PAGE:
If Kim Jong Il were assassinated, what would Kim Jong Nam inherit? The main points of the North Korean national profile are starvation and an economic shambles, an aging military establishment and zero esteem in the world community.

Kim Jong Il is scanning the horizon for a way out of the mess his country is in. So far, however, he continues to bluff, bluster, extort, and perpetuate his reputation for unpredictability. Thomas Henriksen, associate director and senior fellow at the Hoover Institution, has labeled North Korea’s behavior since the death of Kim Il Sung "limited belligerency." Says Henriksen:

Few regimes have so calculatedly used military threats in international negotiations for diplomatic and economic gain. The irony of Pyongyang’s success is that, if it were expanded into greater gains in international investment, economic growth, and international exchange, then it would drive an opening wedge of change into North Korea’s self-contained society. International success will bring domestic change—something that the North has fiercely resisted. Pyongyang, therefore, must press its skillful foreign policy with care, lest too much success undermine the regime’s political elite.

William Perry, the former secretary of defense and a Hoover fellow, was appointed to review policy on North Korea in November 1998. He held high-level discussions in Pyongyang in May 1999. On Perry’s recommendation, President Clinton eased economic sanctions against North Korea last September, after it agreed to suspend a threatened long-range ballistic missile test. (It had conducted such a test in August 1998.) Perry has urged the administration to work with the regime’s secretive rulers rather than undermine them or promote internal reform. The strategy is in sharp contrast with the way Washington typically handles what it calls rogue or pariah states, such as Iraq, Libya, and Cuba.

North Korea’s Kim Jong Il is even more of a mystery than his late father, Kim Il Sung.

Perry submitted a report to Congress and U.S. allies last September that advocated carrot-and-stick moderation in Korea, with a step-by-step approach of relationship building through mutual concessions. The report is the work of a superior intellect and should withstand presidential election–year scrutiny. In 47 years there has never been a plan or strategy so comprehensive. Nevertheless, it is already drawing fire from some bystanders and members of Congress, and debate on it is likely to intensify as the November election approaches. There is a determined Republican lobby that wants air strikes or a threat of them against North Korea and speedy development of the Theater Missile Defense system.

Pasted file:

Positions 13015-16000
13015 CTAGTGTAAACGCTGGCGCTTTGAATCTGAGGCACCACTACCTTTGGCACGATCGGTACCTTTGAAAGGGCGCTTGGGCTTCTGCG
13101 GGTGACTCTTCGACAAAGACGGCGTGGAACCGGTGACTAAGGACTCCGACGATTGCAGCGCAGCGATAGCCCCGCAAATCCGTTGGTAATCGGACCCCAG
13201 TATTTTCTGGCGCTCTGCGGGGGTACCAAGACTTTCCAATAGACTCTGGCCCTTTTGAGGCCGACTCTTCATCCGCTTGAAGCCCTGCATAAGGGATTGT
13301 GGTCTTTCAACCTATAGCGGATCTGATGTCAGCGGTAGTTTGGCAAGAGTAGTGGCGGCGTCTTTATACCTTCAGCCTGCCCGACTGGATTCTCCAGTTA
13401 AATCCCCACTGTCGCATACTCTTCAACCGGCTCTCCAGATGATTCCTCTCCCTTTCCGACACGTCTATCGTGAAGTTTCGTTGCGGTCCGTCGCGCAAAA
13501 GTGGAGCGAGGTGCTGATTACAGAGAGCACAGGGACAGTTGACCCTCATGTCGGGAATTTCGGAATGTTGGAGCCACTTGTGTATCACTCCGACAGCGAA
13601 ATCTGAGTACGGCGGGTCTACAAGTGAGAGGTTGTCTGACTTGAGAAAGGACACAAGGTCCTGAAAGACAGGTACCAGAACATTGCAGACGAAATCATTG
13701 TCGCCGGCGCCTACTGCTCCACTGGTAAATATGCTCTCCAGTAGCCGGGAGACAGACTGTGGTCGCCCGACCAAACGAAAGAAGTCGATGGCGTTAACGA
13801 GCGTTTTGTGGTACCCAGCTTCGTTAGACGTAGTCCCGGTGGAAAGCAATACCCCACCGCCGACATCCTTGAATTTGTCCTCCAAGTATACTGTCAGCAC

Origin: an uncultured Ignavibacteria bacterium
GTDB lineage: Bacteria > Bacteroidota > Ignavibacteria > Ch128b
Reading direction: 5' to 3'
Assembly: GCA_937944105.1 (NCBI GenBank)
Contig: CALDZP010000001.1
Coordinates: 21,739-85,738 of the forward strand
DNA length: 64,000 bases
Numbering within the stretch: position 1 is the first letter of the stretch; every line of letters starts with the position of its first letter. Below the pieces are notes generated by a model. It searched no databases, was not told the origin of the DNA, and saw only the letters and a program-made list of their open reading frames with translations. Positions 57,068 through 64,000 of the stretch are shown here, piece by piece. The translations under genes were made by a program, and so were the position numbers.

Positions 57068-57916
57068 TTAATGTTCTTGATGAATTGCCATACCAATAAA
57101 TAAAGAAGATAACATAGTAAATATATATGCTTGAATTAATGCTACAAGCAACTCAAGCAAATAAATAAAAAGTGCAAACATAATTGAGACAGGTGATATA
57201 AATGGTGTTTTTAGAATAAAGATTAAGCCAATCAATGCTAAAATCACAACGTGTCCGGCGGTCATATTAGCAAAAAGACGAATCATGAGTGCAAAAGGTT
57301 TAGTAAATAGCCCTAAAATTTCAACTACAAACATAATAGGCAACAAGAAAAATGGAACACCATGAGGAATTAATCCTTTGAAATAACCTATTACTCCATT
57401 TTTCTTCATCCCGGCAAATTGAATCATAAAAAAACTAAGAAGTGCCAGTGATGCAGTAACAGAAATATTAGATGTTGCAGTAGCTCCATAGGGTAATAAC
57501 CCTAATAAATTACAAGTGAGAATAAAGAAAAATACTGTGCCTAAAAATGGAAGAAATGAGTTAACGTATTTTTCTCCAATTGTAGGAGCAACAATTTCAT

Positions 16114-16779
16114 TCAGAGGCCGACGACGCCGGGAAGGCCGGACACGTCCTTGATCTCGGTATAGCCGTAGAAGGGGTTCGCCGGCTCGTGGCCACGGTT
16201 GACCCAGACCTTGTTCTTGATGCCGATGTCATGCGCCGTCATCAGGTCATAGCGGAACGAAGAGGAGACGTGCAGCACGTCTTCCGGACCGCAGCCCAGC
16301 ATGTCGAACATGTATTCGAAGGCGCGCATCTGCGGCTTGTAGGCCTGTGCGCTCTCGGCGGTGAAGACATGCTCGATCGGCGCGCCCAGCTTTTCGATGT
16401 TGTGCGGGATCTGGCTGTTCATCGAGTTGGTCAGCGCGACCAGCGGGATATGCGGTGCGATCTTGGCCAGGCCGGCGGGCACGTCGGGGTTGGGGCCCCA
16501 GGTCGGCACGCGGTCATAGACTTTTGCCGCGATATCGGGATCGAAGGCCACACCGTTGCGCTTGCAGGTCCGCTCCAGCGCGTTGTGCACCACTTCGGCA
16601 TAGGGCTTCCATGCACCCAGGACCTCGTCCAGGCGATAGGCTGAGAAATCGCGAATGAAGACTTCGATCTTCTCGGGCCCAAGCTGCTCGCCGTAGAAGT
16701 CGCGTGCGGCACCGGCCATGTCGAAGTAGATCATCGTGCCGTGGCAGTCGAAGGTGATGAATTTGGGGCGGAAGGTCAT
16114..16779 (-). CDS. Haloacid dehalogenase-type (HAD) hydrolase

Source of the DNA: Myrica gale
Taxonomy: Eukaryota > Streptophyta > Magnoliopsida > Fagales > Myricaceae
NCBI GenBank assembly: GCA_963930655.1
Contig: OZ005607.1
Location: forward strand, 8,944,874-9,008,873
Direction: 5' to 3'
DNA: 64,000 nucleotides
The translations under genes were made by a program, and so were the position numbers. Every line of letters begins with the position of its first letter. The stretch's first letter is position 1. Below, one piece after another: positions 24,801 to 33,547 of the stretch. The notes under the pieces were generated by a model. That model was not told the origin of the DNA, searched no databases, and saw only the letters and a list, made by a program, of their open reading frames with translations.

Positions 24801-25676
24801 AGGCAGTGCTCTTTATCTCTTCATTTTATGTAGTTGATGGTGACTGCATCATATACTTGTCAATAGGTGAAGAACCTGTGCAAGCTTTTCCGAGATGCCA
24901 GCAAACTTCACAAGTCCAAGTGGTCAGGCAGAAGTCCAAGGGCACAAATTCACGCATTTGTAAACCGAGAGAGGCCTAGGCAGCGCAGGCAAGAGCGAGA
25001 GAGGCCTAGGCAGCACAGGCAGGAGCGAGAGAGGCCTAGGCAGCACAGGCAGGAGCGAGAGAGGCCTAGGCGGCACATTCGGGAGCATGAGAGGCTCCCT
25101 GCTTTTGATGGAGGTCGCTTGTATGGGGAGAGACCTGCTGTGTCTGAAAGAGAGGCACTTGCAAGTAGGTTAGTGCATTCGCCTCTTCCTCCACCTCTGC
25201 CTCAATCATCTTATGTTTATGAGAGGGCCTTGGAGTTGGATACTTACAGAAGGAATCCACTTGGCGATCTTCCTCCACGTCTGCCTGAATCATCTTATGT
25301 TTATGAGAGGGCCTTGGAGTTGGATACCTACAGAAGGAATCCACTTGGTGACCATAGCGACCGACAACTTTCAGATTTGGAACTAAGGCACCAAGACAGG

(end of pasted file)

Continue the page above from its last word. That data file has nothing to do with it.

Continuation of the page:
Daryl M. Plunk, the Heritage Foundation’s senior analyst on Korea, argues that a "crucial principle Washington must reintroduce in its dealings with Pyongyang is reciprocity. Rewards will only follow concessions from the North that lead to peace." But North Korea shows little sign of changing its pattern of behavior. Last November, for example, Pyongyang accused the United States of trying to provoke a war on the Korean peninsula just as the two countries entered a second day of talks in Berlin intended to improve relations. North Korean delegates, led by Vice Foreign Minister Kim Gye Gwan, told reporters that talks held the first day were "not good."

Appeasement or Conciliation?

Blasting U.S. policy toward North Korea as appeasement, House Republicans in November 1999 released a report charging that Pyongyang had sidestepped an international agreement limiting its nuclear capability and now poses a major threat to the United States. The report claims that the reclusive state has not frozen its nuclear weapons development and continues to acquire uranium-enrichment technologies. It further claims that North Korea has improved its missile capabilities dramatically in the last five years, even as the United States replaced the Soviet Union as its principal benefactor, providing $645 million in aid.

Analyst Chuck Downs remains skeptical that there is anything in the Pyongyang psyche to lead to conciliation, or any tendency among U.S. negotiators to be hard-nosed. "The western approach to solving North Korea’s problems is also based on false assumptions: that North Korea enters into negotiation to resolve difficulties, redress its grievances, and better its people’s plight," he says.

In the closing years of the twentieth century, these misconceptions combined to produce a curious spectacle: the world’s strongest democracies attempting to cajole an unwilling tyrant to negotiate an accommodation that would extend his regime’s survival or at least cushion its collapse.